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A flamingo flock inspires hope. Have the rare birds returned to the Everglades for good?

A flock of flamingos sit on a mud flat in Florida Bay on Tuesday, April 23, 2024.
Matias J. Ocner
Miami Herald
A flock of flamingos sit on a mud flat in Florida Bay on Tuesday, April 23, 2024.

For the last century, flamingos in Florida were more likely to be spotted on T-shirts and cups in a souvenir shop than flapping around in the wild.

Then last summer, a flock of the rare and beautiful birds — a group is fittingly known as a “flamboyance” of flamingos — was blown to Florida on the fierce winds of Hurricane Idalia.

Eight months later, they remain on the shores of Florida Bay, delighting scientists and inspiring hope that this could be the year they stick around for good. May is the beginning of their nesting season, and researchers are crossing their fingers that the large, apparently healthy population could start popping out fledglings on Florida soil for the first time in a century.

“I am guardedly optimistic,” said Jerry Lorenz, state research director of Audubon Florida. “I can only say I hope so.”

The stately, pink birds have been occasional visitors to the Sunshine State in recent decades, usually in small groups. A few have found semi-permanent winter homes in places like Merritt Island, Tampa Bay and a manmade marsh used to clean polluted water from farms in Palm Beach County.

But, like the snowbirds that famously occupy the condos of this state, they rarely stick around through the summer months.

Lori Oberhofer, a wildlife biologist with Everglades National Park, called it a “good sign” that the flamingos have stuck around so long.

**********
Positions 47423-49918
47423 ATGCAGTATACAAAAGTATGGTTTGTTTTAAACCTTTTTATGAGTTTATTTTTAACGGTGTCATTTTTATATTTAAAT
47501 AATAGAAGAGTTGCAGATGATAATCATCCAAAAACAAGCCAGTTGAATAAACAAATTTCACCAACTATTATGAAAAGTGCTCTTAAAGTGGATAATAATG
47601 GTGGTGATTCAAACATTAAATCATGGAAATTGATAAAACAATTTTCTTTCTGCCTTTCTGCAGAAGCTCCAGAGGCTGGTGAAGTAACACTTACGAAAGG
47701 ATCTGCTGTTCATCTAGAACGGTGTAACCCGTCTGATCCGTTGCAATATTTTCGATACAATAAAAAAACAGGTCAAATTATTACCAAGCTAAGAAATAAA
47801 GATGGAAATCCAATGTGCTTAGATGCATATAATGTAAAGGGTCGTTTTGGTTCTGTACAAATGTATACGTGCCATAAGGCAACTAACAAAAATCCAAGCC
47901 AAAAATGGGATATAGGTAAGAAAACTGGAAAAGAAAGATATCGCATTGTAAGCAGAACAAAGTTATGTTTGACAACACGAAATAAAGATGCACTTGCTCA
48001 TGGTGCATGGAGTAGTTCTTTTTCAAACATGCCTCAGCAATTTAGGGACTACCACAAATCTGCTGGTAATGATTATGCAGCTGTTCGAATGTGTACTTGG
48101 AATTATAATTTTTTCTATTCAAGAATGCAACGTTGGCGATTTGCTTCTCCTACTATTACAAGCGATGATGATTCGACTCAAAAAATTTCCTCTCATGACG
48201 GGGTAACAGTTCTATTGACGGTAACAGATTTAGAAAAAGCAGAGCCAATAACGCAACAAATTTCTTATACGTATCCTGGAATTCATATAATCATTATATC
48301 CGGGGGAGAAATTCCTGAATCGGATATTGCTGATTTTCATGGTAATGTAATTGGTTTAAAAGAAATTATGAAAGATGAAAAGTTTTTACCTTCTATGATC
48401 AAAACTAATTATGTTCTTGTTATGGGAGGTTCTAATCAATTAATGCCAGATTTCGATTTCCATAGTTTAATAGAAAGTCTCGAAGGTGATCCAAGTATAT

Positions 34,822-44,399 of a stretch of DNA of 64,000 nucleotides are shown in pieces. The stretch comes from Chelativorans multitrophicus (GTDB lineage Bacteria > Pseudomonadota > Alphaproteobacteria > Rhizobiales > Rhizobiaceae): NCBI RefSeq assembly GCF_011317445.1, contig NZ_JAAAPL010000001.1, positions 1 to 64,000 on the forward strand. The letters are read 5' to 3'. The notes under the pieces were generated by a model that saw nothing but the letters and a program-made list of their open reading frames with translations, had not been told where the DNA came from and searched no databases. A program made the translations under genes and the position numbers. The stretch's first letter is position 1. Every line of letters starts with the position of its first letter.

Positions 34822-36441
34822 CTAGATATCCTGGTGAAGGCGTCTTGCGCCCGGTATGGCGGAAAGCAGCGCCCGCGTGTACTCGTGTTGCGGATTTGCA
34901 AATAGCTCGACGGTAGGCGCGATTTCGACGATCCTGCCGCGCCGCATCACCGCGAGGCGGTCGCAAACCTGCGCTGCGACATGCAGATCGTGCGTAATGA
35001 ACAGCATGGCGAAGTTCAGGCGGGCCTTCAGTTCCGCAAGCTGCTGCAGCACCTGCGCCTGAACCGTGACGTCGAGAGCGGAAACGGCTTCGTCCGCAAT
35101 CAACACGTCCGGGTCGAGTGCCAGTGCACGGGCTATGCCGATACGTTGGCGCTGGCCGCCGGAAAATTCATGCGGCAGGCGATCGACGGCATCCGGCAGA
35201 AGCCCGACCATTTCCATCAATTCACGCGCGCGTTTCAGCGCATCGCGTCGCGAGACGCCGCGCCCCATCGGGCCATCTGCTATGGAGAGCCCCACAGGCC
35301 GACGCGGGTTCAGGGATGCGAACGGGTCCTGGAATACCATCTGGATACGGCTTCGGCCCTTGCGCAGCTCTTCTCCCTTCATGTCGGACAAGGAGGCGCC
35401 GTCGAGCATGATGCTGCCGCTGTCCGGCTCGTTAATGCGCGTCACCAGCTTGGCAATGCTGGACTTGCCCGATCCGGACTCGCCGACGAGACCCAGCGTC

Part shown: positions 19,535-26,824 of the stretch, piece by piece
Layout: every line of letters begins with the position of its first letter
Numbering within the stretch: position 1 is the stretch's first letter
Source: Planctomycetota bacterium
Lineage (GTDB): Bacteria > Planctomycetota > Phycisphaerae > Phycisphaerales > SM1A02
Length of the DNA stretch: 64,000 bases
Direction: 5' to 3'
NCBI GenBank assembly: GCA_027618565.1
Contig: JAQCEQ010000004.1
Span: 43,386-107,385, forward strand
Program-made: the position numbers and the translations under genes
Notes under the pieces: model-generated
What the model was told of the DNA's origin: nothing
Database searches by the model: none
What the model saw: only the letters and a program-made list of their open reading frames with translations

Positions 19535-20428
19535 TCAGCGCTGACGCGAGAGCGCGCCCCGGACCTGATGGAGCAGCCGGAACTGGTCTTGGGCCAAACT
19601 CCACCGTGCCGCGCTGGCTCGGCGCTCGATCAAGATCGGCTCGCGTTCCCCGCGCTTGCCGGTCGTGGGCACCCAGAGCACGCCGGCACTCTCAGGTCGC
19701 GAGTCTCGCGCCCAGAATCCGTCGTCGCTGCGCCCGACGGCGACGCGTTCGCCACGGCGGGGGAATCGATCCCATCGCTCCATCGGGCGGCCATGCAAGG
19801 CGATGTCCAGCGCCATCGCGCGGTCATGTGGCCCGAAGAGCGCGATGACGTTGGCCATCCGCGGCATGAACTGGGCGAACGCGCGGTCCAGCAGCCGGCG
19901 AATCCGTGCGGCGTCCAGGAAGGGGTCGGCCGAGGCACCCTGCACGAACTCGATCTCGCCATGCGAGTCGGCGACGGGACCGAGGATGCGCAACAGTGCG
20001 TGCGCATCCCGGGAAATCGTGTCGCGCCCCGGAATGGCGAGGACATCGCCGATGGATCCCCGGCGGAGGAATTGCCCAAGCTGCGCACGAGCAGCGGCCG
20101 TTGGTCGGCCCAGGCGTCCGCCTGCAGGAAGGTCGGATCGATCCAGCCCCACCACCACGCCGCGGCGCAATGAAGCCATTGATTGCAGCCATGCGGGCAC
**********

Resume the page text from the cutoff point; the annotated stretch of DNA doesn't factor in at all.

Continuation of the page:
“The species is recovering thanks to protection in the Caribbean and persistence of these recent birds here may be an indicator that flamingos are looking to settle back into South Florida, including Everglades National Park,” she said.

A man holding a rope on a boat.
Matias J. Ocner
Miami Herald
Jon-Paul Haydocy, a field biologist with Audubon Florida, pilots his boat in Florida Bay on Tuesday, April 23, 2024.

Once it was clear the population made it over the hump of a particularly wet and cool winter, Audubon asked birders across the state to share sightings of the coral-colored birds in a first-ever census of the population in February. The results aren’t available yet, but “hundreds” of sightings were reported in the one-week window, including a flock of around 75 in Florida Bay.

READ MORE: Is it time to make the flamingo Florida's state bird?

Jon-Paul Haydocy, a field biologist for Florida Audubon, said the only flamingo he regularly saw in Florida Bay for the last few years was one of the iconic Florida lawn ornaments, painted with a dab of white and used by Audubon researchers as a lure for populations of roseate spoonbills, the other pink bird that calls the Everglades home.

“I remember a few years ago just seeing a single flamingo was a big deal,” he said. “Now for it to be a common occurrence that we can find forty to fifty almost at will is really remarkable.”

On his skiff in Florida Bay, surveying a flock of 40 flamingos, Haydocy called the return of the birds a sign that Everglades restoration is working.

“If we got nesting flamingos it would be absolutely historic and proof that we’re getting it right in the Florida Everglades,” he said.

A flock of flamingos flying.
Matias J. Ocner
Miami Herald
A flock of flamingos fly over Florida Bay on Tuesday, April 23, 2024.